Cilantro-Chicken Meatball Soup

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That’s what I think/say when I make anything with meatballs. It’s just a reflex and since it means “meatballs” in spanish, it works. Don’t test me on my knowledge of foreign languages, though…okay? Cause, I will surely fail. Food SO is much easier to understand.

Anyway, this soup begins with searing little, spoonable chicken meatballs flavored with lots of fresh cilantro, some sauteed onion and garlic, and a bit of minced jalapeno for heat and excitement. Once the meatballs are brown and crispy-golden we sauté some more onion and garlic, another jalapeno, plus some carrots. There’s some corn (frozen is totally acceptable) and zucchini in there for health and science. Dried New Mexico chiles ground into a powder and cumin flavor and color the broth. More cilantro is added to brighten the party and bring the soup together. This soup is hearty, but not heavy. The clear broth is light but packed with subtly spiced chile flavor and the meatballs are tender and so flavorful with the cilantro and aromatics. This soup is so warming and with a super cheesy quesadilla on the side, it’s perfection on a cold day.

Cilantro-Chicken Meatball Soup

I find whole, dried New Mexico chiles in the international aisle of my regular supermarket. They are always affordable and pack a lot of flavor. The chiles vary in spiciness, but aren’t ever really super-hot-blow-your-top way. The spice is mild to medium, but you could certainly sub in your favorite chile powder. 


1-2 teaspoons olive oil

1/2 cup minced onion

2 cloves garlic, minced

1 jalapeno (seeds and ribs removed if desired), minced

1 lb. ground chicken

1 egg, lightly beaten

1 cup panko breadcrumbs

1/2 cup cilantro leaves, chopped


In a sauté pan heat olive oil and sauté onions, garlic, and jalapeno. Sprinkle lightly with salt and cook over medium until onions are tender and translucent  Scrape into a bowl and set aside to cool.

In a mixing bowl mix together the cooled onion/jalapeno mixture with the ground chicken, cilantro, egg, and breadcrumbs. Add salt (I used about 3/4 teaspoon) and pepper. Mix gently to combine well. Refrigerate the mixture until ready to shape and sear meatballs.



2 Tablespoons oil (I used grape seed, light olive or vegetable oil work too)

1/2 large onion, diced fine

3 cloves garlic, minced

1 jalapeno (seeds and ribs removed if desired), sliced

4 dried New Mexico chiles

1 teaspoon ground cumin

1/2 teaspoon dried oregano

1 carrot, sliced

1 zucchini, sliced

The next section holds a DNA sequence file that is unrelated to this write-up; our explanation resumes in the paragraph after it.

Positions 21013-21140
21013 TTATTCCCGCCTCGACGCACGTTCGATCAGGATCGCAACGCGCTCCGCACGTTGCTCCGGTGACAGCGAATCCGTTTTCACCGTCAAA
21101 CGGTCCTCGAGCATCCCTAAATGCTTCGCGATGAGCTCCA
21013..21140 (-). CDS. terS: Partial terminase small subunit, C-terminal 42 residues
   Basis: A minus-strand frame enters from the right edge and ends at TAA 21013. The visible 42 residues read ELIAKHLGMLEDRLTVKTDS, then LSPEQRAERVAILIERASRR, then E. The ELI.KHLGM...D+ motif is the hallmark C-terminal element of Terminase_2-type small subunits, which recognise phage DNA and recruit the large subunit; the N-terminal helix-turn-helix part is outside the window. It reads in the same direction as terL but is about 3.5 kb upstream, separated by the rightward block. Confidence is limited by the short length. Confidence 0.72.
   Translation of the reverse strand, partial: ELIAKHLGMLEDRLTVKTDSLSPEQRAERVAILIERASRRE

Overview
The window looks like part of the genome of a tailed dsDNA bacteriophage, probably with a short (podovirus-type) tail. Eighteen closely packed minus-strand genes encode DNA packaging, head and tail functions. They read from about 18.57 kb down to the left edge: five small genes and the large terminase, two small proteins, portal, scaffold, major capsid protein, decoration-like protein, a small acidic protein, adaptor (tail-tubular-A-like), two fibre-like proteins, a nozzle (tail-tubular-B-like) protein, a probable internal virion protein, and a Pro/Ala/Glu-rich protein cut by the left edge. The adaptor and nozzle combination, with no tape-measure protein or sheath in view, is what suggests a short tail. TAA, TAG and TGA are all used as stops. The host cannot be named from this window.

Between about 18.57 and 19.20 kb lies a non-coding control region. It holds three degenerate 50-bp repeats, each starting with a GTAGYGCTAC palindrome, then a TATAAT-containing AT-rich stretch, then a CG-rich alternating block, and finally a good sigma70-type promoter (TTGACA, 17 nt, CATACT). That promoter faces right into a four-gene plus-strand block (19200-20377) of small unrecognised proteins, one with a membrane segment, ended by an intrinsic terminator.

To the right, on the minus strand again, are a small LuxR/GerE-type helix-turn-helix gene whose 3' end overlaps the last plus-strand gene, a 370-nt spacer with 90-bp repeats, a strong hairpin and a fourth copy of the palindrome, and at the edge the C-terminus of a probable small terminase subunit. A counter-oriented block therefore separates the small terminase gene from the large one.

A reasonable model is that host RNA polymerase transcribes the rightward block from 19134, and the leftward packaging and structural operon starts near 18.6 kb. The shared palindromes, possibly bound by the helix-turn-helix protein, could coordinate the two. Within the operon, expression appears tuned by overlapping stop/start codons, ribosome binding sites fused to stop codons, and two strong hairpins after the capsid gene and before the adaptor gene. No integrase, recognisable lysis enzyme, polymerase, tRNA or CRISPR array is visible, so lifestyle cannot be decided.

1 cup frozen corn kernels

6 cups low-sodium chicken stock

cilantro to garnish

salt and pepper to taste

Shape meatballs, I shoot for something that fits nicely in the spoon and can be eaten in one bite–think larger than a marble, but smaller than a cherry tomato. Heat 2 Tablespoons oil over medium high heat in the bottom of a dutch oven or soup pot. Sear the meatballs in batches until deep golden brown all around. Place seared meatballs in a dish and set aside.

Over a gas burner (you could also do this in a hot oven, it may take a few more minutes), lightly char the chiles–the idea is to make them extra dry for easier grinding and to add a touch of smokey flavor. Cool chiles and grind in a spice grinder to a medium-coarse powder. Mix chile powder with cumin and oregano in a small bowl. Set aside.

Add the onion to the remaining oil and whatever brown bits are left in the pan. Sprinkle lightly with salt and sauté, being sure to scrape up any bits from the bottom of the pan, add the carrots. Cook until onions are just translucent and carrots begin to soften, add the garlic and jalapeno, cook an additional minute. Stir in the ground chile and other spices. Add the corn, zucchini, meatballs, and chicken stock. Bring the soup to a boil, taste for salt and season as needed. Reduce the soup to a simmer and cook an additional 15 minutes, until the zucchini is tender and meatballs are heated through. Serve hot with additional cilantro for garnish.



Spaghetti Squash Pancakes

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If I’m being real, which is how I try to be with you all–a real deal human being, not some faceless internet blogging cyborg–I often struggle with everyday decision making. For the most part, I’ve got the big stuff on lock, but it’s the little, seemingly inane things that I can’t get a grip on. I know I can’t be the only one (read, please tell me I’m not…), who has this harrowing problem.

For example, it takes me far too long to choose a lip balm. Like, an average of 15 minutes. FIFTEEN MINUTES…choosing a dang lip balm. I will waffle over my decision, sometimes even making a choice, only to turn back at the last minute to choose another. As if, somehow, my life hinges on this decision…which it certainly does not. I know this and yet, it still happens on the regular.

This applies to other things besides lip balm–pretty much all bath and body products fit in here–and even when I do have a preffered product, if something is a mere dollar cheaper, it will throw off my game. I blame it on too many choices…and, well, my crazy brain.

It’s silly, really, but indecision is totally in my nature.